Despite the challenges of Balabhadra’s (ISCOWP president) recovery from Gullian-barre Syndrome, the cows are healthy and happy and the garden is producing abundantly at the ISCOWP farm. We thank you for your support during this difficult time. You can read more about what is going on at the ISCOWP farm in the following articles. Happy reading and we pray this letter finds you well.
Your servant and friend,
(Irene M. Dove)
ISCOWP Co-Managing Director
Barn Roof Progress Report
Thank you so much everyone for donating to building the roof on the geriatric barn where the old and infirm cows stay during the winter and also other seasons when they need to. We have purchased all the materials but do not have enough funds for all of the labor. The cost of the materials is usually about half the price of the construction job; the cost of the labor is about the other half of the cost. We recently lost our labor for the job, and we are presently inquiring about quotes from other labor sources. However, it should be another $3000 to $4000 that we will need. So whatever you can send to help get the barn roof completed before winter would be greatly appreciated by ISCOWP, the old and infirm cows and Lord Krsna! Just click HERE to help out! If you would like to read more details about this project click HERE. Thank you so much!
Balabhadra, ISCOWP president and head cowherds man, is walking all over the farm these days and has recently been released from the physical therapy pertaining to his legs and lower body. As many of you know, he is recovering from Gullian-barre Syndrome which paralyzed his arms, hands and legs. He goes to another physical therapist just for his hands and upper body. His upper body has become stronger but he is still unable to use his right hand. His left hand has more strength.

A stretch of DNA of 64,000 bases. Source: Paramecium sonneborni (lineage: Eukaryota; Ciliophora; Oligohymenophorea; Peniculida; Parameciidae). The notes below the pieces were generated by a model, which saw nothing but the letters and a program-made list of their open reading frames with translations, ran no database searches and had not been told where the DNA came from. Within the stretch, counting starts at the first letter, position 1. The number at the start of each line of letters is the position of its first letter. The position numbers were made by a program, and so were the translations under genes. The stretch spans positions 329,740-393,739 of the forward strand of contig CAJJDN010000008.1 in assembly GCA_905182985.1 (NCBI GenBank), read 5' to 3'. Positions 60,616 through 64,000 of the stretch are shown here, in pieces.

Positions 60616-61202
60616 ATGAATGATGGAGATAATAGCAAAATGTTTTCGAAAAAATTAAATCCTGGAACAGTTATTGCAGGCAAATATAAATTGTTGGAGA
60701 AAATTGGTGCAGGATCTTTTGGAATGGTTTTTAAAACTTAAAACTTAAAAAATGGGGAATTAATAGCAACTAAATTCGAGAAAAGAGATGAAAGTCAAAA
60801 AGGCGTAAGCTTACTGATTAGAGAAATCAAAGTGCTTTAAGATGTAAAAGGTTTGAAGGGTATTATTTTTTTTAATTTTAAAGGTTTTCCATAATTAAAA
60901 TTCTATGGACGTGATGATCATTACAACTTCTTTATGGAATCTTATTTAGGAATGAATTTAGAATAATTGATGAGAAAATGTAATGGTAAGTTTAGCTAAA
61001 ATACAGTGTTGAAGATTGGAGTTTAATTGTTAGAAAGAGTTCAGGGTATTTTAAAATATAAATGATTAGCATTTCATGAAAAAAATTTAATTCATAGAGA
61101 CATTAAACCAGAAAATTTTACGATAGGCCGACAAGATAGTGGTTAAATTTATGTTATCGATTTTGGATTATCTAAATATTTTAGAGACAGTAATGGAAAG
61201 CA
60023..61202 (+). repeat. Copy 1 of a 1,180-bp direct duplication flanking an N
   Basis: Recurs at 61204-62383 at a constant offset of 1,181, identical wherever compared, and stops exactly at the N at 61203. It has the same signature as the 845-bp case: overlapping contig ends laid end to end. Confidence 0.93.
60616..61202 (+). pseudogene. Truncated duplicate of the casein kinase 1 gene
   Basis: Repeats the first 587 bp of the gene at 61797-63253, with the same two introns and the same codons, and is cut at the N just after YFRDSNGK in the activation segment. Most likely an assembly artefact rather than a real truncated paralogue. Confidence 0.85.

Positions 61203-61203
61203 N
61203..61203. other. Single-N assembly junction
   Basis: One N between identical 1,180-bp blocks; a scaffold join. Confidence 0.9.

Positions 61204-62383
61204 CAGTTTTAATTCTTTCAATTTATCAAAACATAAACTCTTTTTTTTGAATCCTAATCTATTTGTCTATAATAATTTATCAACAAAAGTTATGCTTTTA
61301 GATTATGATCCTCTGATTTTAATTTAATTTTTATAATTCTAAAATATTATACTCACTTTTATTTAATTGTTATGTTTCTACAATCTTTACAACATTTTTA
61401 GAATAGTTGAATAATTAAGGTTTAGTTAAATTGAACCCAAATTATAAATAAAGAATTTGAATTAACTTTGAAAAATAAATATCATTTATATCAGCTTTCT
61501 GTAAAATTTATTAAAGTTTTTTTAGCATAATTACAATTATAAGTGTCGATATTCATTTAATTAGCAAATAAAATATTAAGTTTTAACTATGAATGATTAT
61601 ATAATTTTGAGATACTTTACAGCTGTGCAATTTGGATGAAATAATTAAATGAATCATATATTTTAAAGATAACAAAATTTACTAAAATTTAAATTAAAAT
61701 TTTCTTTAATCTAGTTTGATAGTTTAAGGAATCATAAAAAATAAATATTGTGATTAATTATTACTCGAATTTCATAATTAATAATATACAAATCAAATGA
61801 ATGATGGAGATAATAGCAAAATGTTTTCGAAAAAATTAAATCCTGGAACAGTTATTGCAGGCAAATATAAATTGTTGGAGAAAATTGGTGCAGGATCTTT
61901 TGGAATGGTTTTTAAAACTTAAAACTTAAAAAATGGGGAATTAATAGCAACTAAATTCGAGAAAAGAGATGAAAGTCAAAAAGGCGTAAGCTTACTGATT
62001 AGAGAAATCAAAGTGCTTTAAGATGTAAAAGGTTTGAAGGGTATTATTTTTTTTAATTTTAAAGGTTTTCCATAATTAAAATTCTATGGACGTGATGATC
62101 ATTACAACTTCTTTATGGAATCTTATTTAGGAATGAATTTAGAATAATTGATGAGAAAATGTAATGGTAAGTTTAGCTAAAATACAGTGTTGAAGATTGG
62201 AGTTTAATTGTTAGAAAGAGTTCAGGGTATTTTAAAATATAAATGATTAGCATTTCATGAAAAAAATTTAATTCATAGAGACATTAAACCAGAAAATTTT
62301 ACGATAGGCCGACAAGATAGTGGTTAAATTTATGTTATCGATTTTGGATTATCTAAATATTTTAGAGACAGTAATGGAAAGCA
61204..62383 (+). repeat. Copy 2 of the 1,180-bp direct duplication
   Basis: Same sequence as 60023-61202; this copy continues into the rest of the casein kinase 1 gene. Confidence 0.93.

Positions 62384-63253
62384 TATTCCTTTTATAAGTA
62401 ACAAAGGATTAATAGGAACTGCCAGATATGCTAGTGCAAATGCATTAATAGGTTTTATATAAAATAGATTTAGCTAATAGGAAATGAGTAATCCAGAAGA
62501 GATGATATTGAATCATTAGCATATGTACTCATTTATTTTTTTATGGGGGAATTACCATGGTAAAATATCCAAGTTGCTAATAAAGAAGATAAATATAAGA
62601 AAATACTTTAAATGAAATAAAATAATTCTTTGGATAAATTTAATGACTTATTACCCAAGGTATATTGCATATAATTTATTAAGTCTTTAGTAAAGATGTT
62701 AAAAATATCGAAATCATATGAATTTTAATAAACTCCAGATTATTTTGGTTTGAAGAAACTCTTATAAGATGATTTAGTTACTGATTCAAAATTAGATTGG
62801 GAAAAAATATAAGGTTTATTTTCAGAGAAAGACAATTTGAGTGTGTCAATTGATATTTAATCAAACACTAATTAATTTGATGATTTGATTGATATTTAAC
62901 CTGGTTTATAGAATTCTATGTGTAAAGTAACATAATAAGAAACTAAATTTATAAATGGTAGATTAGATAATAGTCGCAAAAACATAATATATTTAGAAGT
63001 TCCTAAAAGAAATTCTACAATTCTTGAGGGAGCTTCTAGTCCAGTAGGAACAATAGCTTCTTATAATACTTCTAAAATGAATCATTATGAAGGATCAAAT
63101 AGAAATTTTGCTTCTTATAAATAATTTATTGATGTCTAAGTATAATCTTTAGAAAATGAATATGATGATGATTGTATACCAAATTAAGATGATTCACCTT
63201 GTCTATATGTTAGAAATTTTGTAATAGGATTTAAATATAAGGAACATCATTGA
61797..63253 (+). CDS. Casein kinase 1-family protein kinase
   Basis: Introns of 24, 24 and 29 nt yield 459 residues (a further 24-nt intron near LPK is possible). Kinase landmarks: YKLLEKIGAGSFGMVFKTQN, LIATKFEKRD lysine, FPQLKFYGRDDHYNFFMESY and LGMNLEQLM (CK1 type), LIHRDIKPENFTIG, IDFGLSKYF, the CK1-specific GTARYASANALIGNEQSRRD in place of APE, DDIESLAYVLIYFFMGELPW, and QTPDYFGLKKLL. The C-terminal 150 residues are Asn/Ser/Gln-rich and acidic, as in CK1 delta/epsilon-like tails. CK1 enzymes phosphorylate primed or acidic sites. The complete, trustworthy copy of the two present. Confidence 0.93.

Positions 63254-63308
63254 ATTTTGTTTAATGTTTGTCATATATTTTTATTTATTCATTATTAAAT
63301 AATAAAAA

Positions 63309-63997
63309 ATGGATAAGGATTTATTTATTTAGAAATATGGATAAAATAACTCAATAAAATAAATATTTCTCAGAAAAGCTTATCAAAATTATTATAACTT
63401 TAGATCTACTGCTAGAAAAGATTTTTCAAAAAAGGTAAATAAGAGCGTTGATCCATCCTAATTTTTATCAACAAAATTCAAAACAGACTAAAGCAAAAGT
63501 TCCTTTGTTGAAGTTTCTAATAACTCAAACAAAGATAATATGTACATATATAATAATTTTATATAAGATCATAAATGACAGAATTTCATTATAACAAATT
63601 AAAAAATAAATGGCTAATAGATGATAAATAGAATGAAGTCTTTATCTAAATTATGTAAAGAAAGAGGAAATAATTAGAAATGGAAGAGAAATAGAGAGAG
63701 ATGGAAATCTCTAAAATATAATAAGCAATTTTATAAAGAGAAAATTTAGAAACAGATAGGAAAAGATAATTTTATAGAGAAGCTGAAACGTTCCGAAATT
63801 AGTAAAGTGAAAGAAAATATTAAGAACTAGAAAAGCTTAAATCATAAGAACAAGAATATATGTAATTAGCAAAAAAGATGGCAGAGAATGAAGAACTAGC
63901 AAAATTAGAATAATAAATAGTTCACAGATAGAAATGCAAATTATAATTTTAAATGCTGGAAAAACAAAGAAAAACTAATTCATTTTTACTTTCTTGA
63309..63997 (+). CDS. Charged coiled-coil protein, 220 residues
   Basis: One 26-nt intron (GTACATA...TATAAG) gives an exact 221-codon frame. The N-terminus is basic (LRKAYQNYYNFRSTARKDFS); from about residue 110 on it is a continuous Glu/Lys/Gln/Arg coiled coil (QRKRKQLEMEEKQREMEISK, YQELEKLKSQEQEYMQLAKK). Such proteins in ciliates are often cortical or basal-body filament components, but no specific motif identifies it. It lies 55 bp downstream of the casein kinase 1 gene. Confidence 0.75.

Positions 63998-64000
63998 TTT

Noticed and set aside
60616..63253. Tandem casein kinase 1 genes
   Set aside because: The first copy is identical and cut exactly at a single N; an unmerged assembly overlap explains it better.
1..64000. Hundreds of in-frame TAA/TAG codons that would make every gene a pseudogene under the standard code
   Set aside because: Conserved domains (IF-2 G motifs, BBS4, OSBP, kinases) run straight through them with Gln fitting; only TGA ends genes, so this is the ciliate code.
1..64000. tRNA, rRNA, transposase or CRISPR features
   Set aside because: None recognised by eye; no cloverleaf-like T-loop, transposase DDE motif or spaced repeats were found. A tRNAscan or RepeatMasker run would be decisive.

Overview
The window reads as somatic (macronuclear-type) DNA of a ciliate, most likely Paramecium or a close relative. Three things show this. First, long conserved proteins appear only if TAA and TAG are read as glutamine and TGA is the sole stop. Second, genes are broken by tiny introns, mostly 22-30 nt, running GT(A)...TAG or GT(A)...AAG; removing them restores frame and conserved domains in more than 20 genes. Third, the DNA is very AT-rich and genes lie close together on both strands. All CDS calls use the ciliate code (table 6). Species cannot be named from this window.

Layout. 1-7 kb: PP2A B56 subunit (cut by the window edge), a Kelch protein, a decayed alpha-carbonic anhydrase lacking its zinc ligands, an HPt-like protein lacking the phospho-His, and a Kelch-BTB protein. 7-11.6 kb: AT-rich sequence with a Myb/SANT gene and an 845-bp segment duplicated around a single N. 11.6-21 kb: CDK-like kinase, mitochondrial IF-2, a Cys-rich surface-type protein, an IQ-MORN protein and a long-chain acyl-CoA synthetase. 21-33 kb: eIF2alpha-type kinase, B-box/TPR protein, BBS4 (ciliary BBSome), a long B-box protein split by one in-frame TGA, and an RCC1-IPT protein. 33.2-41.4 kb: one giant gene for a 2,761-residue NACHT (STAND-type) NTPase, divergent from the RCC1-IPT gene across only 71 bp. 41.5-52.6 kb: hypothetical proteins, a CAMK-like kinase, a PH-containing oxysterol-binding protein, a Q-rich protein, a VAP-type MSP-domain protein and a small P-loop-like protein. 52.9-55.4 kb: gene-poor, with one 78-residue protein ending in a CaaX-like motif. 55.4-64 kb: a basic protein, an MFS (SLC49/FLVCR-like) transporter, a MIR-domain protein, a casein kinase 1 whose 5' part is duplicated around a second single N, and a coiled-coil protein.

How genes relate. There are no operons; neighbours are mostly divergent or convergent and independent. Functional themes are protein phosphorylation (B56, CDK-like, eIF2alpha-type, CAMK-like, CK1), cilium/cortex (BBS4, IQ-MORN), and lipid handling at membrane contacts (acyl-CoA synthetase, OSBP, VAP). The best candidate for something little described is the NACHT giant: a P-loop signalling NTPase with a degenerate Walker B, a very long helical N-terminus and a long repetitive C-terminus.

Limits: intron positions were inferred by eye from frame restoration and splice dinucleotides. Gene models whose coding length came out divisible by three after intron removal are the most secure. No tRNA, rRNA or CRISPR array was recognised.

Just the other day he drove the farm truck on the farm and did well but couldn’t turn the key in the truck to get it started. That should give you an idea of the limitation of his hands. As you know a great percentage of anyone’s activities are dependent on the hands. Balabhadra is still not able to live through the day without assistance. So, we are still in the position of hiring people to do a lot of the activities on the farm. He is continuing his therapy 3 days a week and everyone is hopeful for a full recovery.
The garden has been very productive this year. We are selling much of our produce which was the original plan when building the 9 foot deer fence around the one acre garden in 2007. The idea was to bring in additional income for ISCOWP through selling produce. Bitter Melon, tomatoes and peppers have been the produce we have been selling while we have been preparing meals from the beans, chard, eggplant, carrots, zucchini, lettuce, cucumbers, spinach and some of the Bitter Melon, tomatoes and peppers. After shopping at the supermarket we do not have many bags to carry! We have Brussel sprouts and butternut squash yet to harvest. Additional spinach, peas, lettuce, beans, carrots and beets have been planted for the fall harvest.
The weather patterns have not been very conducive for gardens in this area. Our tomatoes began to ripen about 2 weeks ago (mid August) while many gardeners are telling us their tomatoes have not ripened at all and it is getting late in the season. Therefore not all their tomatoes may ripen due to the cooler weather. Usually the tomatoes begin to ripen in July. For the first time we lost our zucchini plants to bugs as did some other local gardeners. But due to Krsna’s mercy most of the garden has been productive.
There is still plenty of grass for the cows to eat and they don’t mind the cooler weather. As it is for everyone, fall is a delightful season. Read about our Adopt A Cow program at the Adopt a Cow page on the ISCOWP web site. A few cows are only adopted once. As we explain on the web site, the adoption fee does not fully cover all costs of caring for the cow. So please adopt a cow for yourself, or as a present for a dear one, or in honor of a dear one. You can learn how you can adopt and your benefits at How to Adopt A Cow.
The cows have been very happy on summer pasture. There has been a great deal less flies bothering them then any other summer. We do not know the reason except that the weather patterns have been different. Everyone remains healthy and happy.